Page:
The InfoSec Blog

419 scammers using Dilbert.com

Posted by Anton Aylward

http://blogs.zdnet.com/security/?p=3809&tag=nl.e539

Oh, the ignominy!

On their way to search for clean IPs through which to send out yet another scam email, 419 con-artists (Mrs Sharon Goetz Massey) have recently started using Dilbert.com’s recommendation feature in an attempt to bypass anti-spam filters -- and it works. The use of Dilbert.com’s clean IP reputation comes a month after 419 scammers used the same tactic on NYTimes.com ‘email this’ feature.

One thing in InfoSec is certain: the bad guys will always in a way round whatever controls we put up an find ways to subvert legitimate tools an protocols.

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Billion and Billions.

Posted by Anton Aylward

No, not a Google its a Sagan!

I'm sure that like me you get mails that read something like

From:Mr.John Lewis
Phone No: 44-702 409 9061

This is to inform you that your funds of US$15 Million
has been approved for immediate delivery to you.

For the purpose of clarification,you are advised to
reconfirm your Full Names,Direct Telephone
Numbers,Physical Address with Zip Code so that there
will be no error during the delivery of the funds to
you in your country of residence.

Your quick response will be highly appreciated.
Congratulations in advance.your mail to this email address .
johnlewis477@yahoo.com.hk
Please Try and call me now Phone No: 44-702 409 9061.
It is very Urgent.
Mr.John Lewis

The Cardsharps

Its always struck me as illogical that these are rarely addressed to me personally, they are usually to 'undisclosed recipients'. That's plural.
Lots of people have been sent this offer for $15M then.

The second thing that is illogical is that if there is this much money surely they could do the background check on me so they don't need to ask for my name, address and all the other stuff. I'm in the phone book. And the on-line phone book.

Some of these even give physical addresses and phone numbers in countries - is that '44' UK and not HK? - which may look convincing but s a bit stupid in this day and age when so many people travel and have relatives and friends in other countries. I do recall reading on the net of someone who did scam one of these people by having friends in that country following up.

But that 'lots of $15M' raises an interesting question.
Presumably the scam artist is appealing to greed.
The trouble is that its unrealistic.

What would be realistic?
Would $15,000 sound more reasonable for some long lost relative?
After all what if I am the eldest son of an eldest son of an eldest son, so some collateral branch of the family we lost contact with during the war leaves a legacy part of which follows that path?

Yes, I know its more than most scamers would think worth while, but just as the 'Net has pushed down the cost of unsolicited mail, so to has it pushed down the cost and effort of genealogical research.

Does being sucked in by the smaller but more reasonable amount make more sense that the obviously impossible millions?

Because lets face it, pitches like

We happily announce to you the draw (#1106) of the UK
INTERNATIONAL LOTTERY,online Sweepstakes International program
held on 12th May, 2007.

Your e-mail address attached to ticket number:56475600545 188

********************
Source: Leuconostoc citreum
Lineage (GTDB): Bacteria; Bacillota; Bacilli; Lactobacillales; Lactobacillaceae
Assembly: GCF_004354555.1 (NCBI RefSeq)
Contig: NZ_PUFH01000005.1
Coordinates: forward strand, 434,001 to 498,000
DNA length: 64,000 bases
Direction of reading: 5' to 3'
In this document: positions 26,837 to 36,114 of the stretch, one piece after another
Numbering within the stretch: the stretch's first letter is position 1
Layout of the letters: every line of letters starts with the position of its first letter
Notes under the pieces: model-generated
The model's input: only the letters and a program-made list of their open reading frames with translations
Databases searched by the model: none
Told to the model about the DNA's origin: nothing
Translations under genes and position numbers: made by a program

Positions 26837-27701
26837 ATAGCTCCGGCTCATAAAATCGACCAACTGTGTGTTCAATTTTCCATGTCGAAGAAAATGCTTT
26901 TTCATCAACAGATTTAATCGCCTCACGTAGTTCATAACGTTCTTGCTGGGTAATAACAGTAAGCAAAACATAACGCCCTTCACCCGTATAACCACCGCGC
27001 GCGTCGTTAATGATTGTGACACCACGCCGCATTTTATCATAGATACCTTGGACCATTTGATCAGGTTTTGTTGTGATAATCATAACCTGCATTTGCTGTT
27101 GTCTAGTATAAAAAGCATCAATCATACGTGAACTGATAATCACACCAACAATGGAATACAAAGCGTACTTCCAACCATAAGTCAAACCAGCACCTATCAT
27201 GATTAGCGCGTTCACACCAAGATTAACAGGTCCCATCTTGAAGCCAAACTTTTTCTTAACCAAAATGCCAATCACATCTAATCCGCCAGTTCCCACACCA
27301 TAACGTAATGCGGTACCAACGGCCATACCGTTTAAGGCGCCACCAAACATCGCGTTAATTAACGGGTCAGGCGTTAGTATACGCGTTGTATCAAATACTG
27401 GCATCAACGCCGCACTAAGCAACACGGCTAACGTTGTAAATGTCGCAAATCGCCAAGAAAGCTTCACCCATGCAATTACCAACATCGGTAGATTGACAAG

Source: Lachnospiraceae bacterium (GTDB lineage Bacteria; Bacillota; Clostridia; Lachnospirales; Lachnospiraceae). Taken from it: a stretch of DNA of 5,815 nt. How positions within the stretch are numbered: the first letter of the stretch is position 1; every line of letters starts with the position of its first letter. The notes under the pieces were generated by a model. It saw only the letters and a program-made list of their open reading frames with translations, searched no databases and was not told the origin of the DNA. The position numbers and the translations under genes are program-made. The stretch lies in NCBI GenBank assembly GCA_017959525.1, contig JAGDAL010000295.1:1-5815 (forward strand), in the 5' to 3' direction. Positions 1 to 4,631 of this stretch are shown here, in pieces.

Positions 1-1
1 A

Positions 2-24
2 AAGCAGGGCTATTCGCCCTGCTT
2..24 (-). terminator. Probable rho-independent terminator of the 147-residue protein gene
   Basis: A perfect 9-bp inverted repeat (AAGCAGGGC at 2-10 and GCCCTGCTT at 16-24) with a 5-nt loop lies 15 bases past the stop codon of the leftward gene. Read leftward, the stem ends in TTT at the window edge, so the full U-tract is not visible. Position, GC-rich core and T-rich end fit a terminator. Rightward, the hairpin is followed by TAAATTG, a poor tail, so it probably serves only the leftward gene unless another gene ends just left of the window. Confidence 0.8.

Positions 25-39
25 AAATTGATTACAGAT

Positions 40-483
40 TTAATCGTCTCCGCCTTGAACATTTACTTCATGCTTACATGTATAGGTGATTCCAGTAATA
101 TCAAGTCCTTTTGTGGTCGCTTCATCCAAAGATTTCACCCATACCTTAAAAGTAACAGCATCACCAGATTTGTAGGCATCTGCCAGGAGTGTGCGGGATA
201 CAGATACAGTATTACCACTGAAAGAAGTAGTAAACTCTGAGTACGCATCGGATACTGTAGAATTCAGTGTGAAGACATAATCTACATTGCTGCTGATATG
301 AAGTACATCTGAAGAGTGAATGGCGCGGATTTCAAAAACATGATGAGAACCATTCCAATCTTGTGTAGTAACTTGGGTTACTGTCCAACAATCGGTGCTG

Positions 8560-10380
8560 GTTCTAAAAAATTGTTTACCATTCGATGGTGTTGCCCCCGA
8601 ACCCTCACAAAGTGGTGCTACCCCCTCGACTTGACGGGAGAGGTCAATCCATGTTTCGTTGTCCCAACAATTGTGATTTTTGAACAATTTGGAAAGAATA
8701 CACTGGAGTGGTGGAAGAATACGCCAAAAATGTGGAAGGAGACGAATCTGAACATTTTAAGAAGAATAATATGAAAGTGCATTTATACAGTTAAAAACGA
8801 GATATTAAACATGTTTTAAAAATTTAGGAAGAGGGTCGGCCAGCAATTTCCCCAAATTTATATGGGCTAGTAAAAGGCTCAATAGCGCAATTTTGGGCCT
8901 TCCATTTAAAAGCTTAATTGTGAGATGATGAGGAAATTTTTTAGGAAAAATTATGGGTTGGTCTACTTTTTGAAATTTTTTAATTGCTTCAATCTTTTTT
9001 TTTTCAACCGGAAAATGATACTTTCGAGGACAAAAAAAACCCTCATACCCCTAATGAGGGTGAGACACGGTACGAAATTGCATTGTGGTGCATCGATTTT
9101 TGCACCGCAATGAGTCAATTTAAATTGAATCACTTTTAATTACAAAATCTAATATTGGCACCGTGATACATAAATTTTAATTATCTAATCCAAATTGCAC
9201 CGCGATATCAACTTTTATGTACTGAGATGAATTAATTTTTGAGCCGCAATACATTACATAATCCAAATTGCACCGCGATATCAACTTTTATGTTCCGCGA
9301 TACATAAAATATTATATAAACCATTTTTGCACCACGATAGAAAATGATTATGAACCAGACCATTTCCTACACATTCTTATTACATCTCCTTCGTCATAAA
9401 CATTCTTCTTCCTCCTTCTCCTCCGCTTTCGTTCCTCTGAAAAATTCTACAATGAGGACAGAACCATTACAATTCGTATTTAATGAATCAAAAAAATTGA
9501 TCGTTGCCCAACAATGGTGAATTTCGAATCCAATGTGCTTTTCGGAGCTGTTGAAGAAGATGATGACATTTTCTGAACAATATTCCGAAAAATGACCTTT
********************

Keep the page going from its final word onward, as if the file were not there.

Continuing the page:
with Serial number 5368/06 drew the lucky numbers:
04-05-16-19-21-49 (bonus no.20), which subsequently won you the
lottery in the 2nd category i.e match 5 plus bonus. You have
therefore been approved to claim a total sum of �500,000 (Five
hundred thousand pounds sterling) in cash credited to file
KTU/9023118308/03.

That went out to 'undisclosed recipients' as well.
But since when do these jackpots get disbursed in cash rather than cheques with lots of publicity. And why should the cash be credited to a file and not the winner?

So what it comes down to is that these scams are targeted to people who are dazzled by big numbers and don't have a lot in the way of critical thinking and scepticism. Scott Adams, the author of the Dilbert cartoon strip, would call them "In-duh-viduals".

I'm tempted to say that there's a lot of that about in the western world today for a number of reasons, religious fanaticism, lack of education in statistics, believing that you have a right to gobs of money with no effort ... One school of thought is that civilization needs the Marching Morons to act as consumers and keep the machinery of society working, but we don't want the to be too smart or
they might rebel. Fred Pohl and Cynic Kornbluth explored this idea in their short story
"The Marching Morons". (I recall the false speedometers in cars that gave the impression you were doing the Ton when you were only just doing a bit over 60. This too has come to pass.) Its been explored in other utopian/dystopian novels such as Ira Levin's "This Perfect Day" or the sex slaves of Charles Fourier's (yes THAT Fourier) Utopian vision.
Utopia for some.

If you want to see it applied to our society - yes Virginia, we do have sex slaves and a 'conspiracy' (or at least an emergent property) to dumb us down. While John Gatto has written about how our school system is rigged for this (See
http://antonaylward.com/articles/2006/12/01/dumbing-us-down)
he omits that in many ways the society we have NEEDS the Marching Morons. Large scale questioning of roles and existence would be too disruptive. Isaac Asimov touches on this in his stories, for example 'Strikebreaker' (someone has to do the dirty jobs like garbage collection and build and maintain the sewers...) and "Profession"

But doesn't that in and of itself mean that the under-educated classes must exist and must therefore be susceptible to scams like the ones I describe above?

Its a sad, sad world.

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